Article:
In addition to this stuff, we've seen signs again (an ongoing problem off & on for several years and three trailers!) of rodents hitching along for the ride. They apparently survived this year by eating through most of the spice containers - hope they got heartburn - and rewarded us with hundreds of tiny mouse turds. I've tried a couple methods to get the little bastids over time; from spring traps that break their back to electric gizmos that electrocute them to more "humane" versions that simply flip closed when they enter. (Of course, then they just slowly starve to death in a tiny tube so not sure that's much better!) I caught a couple using the no-kill traps a few days after we winterized, so looking ahead I did a little research & found an interesting method using Peanut oil in a bowl. I figured it was as good & no less evil than other methods so I set up a bowl in the kitchen complete with a little diving platform so the little guys could perform one final pike or back somersault before they meet "the big rat in the sky". Sadly, I've yet to find nary a soul in the bowl, so either they have a Peanut allergy or my last two catches were Mom & Dad.

Thought for the day: "If you build a better mousetrap, you will catch better mice." ~George Gobel, American Comedian (1919 - 1991)

Friday, September 21, 2018
Since Oregon typically has some pretty awesome "Indian Summers" we booked four days recently at Fort Stevens State Park near Astoria. And true to form, the weather was pretty nice - sunny & mid-60's (which always seems to feel warmer on the coast) with only a few sprinkles one night to freshen up the air! This trip was also a low-key way to celebrate our 40th wedding anniversary - holy four decades Batman! Not even sure what precious metal or stone is involved here!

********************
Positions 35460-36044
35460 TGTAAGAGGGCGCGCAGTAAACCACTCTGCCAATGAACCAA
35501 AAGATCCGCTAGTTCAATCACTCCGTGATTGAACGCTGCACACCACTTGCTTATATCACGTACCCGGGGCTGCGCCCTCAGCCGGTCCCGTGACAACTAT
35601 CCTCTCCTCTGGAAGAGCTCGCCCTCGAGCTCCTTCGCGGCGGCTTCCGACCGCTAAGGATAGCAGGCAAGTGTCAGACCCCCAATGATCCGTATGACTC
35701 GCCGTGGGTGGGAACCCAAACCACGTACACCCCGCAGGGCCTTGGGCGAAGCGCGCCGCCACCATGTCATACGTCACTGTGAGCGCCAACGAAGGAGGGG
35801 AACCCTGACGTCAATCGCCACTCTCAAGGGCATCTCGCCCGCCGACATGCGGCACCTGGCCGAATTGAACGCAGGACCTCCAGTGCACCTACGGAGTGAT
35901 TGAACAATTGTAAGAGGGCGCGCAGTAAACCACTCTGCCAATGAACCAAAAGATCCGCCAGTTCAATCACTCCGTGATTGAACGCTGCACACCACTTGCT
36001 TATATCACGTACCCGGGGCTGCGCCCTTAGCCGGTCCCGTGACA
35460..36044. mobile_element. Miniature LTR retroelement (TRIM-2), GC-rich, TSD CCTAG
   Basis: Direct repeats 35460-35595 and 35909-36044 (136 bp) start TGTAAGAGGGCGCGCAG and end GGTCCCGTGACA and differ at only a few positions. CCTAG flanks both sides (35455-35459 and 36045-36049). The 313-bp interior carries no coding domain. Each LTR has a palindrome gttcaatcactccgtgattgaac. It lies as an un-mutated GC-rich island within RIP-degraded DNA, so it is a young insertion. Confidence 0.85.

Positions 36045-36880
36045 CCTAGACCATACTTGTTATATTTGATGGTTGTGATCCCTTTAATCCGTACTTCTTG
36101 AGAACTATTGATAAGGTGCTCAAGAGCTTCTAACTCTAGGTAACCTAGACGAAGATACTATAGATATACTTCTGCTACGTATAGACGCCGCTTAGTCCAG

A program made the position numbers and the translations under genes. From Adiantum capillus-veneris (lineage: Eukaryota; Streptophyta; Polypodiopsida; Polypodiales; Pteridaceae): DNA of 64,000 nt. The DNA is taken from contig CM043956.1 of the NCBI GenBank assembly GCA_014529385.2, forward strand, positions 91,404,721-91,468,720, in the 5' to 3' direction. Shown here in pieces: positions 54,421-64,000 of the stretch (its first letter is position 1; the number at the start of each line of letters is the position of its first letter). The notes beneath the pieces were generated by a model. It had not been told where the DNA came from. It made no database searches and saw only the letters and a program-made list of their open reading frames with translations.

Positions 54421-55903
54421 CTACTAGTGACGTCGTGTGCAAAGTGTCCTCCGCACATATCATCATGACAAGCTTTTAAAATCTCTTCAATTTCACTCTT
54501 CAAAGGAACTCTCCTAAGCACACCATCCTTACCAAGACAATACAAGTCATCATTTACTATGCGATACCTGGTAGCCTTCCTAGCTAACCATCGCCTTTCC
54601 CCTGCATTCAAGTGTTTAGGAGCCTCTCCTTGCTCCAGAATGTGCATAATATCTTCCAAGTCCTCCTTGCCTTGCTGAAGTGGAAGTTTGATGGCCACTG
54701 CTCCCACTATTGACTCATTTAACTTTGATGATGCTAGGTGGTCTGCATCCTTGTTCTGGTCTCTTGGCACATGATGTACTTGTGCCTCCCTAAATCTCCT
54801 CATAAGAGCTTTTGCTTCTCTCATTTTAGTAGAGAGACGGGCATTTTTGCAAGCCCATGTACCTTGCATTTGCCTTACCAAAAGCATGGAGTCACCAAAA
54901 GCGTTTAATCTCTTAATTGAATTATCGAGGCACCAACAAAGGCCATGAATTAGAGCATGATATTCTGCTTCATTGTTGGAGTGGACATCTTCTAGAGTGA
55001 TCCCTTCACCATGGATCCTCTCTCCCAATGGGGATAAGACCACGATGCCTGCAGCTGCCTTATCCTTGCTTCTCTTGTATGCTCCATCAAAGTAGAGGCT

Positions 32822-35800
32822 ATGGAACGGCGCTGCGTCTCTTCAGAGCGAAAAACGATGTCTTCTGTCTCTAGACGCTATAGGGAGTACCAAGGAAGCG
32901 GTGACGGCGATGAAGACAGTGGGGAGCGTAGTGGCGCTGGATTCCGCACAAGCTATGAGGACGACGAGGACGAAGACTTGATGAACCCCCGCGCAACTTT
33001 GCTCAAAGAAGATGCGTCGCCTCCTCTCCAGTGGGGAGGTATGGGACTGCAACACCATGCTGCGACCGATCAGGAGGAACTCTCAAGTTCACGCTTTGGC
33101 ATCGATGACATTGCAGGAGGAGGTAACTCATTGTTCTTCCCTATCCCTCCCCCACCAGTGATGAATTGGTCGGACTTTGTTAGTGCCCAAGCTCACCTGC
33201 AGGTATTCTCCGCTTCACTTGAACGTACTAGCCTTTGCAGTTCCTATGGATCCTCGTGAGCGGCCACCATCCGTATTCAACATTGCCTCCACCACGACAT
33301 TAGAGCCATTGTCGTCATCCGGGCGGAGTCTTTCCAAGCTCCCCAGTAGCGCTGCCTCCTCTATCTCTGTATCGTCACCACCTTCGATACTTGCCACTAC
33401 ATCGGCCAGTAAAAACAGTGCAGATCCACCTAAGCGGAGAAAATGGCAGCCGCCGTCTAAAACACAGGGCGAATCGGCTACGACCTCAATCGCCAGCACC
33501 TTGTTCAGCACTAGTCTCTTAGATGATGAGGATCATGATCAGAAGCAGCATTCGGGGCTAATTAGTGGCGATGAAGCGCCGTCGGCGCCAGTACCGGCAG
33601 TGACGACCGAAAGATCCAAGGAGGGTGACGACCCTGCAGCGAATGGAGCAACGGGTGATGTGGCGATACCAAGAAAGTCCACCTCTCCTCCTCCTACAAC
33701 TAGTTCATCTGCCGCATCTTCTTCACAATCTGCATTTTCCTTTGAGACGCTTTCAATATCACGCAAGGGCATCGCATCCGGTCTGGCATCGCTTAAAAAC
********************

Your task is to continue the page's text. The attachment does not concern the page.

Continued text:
As typical we ventured into Astoria a couple times & it was a nice finale to the summer camping season. Those willing to stomach my exhaustively boring documentary can check out the trip report here! Just a reminder - this site serves primarily as a journal for me...you're welcome to come along but can exit the bus anytime!

Thought for the day: "Marriage is one long conversation, chequered by disputes." ~Robert Louis Stevenson, Scottish Writer (1850 - 1894)

Friday, August 17, 2018
As we've done for the past few years we spent a few days at Stub Stewart State Park during the peak of the Perseid meteor shower; and once again were foiled. On previous attempts the sky was washed out due to a full moon, another time we were socked in by clouds, & on this trip we had some significant haze from wildfires burning in the PNW (although did get to see a few of the brighter low-flying streakers).

But it's always nice to get out of town to enjoy the outdoors & this was no exception. Our friends Connie & Dick joined us this trip & we squeezed in a short 3.1 mi hike on the Stub Stewart Trail System & later took a trip into Vernonia which was marred only by the lengthy detour we had to take due to the OR 47 Beaver Creek Bridge Replacement Project. Pretty aggravating to be about 10 miles away & have to take a 24 mile detour back to Hwy 26! I feel sorry for the locals who will have to deal with this for another month!

Unfortunately due to the very hot & dry conditions campfires were banned - even propane firepits - so we had to sit around with blankets as it cooled down to the high-50's at night watching the skies - just didn't seem like camping though. It did however give us plenty of time to deal with onslaught of Yellowjackets, one of the worst years I've seen in a long time!. Fortunately I threw our little-used PahaQue 12x12 ScreenRoom in at the last minute which really saved our bacon; but still several of the wiley buggers managed to slip in to torment us!